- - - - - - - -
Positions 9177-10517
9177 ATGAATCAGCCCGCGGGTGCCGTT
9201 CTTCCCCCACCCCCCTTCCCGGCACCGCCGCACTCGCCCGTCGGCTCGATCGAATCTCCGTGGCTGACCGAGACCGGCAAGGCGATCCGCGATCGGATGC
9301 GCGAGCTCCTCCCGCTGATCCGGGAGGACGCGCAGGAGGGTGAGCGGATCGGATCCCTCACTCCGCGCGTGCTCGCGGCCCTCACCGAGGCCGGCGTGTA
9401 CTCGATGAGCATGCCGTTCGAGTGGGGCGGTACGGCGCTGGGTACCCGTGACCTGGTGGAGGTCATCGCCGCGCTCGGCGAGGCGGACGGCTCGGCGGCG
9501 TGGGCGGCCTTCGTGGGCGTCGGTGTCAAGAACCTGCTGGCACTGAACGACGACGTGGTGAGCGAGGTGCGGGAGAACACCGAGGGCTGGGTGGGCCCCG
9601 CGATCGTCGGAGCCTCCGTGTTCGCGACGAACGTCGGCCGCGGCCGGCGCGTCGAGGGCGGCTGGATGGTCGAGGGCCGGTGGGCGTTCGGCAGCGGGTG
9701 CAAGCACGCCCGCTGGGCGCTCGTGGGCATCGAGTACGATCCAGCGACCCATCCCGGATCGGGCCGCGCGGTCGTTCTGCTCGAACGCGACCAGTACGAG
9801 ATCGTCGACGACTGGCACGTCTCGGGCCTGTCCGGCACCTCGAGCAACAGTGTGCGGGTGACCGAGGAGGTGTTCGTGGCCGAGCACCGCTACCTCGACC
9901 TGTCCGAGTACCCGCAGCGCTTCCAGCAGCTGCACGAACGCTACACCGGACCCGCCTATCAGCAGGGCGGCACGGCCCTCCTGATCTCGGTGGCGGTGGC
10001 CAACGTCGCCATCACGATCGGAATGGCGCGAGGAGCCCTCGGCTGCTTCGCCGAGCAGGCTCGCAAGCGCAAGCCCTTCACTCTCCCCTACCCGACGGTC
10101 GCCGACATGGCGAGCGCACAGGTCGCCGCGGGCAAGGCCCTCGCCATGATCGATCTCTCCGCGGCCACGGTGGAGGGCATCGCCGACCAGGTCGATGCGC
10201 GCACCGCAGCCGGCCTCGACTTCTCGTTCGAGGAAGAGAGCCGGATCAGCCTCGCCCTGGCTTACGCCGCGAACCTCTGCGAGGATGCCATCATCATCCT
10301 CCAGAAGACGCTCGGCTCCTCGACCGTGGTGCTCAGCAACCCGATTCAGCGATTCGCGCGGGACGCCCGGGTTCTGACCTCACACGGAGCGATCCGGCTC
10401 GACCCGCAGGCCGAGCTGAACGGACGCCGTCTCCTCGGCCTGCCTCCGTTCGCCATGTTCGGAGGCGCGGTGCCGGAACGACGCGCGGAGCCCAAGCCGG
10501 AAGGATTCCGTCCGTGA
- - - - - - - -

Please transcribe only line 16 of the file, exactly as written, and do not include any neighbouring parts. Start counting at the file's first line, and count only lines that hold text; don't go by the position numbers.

10501 AAGGATTCCGTCCGTGA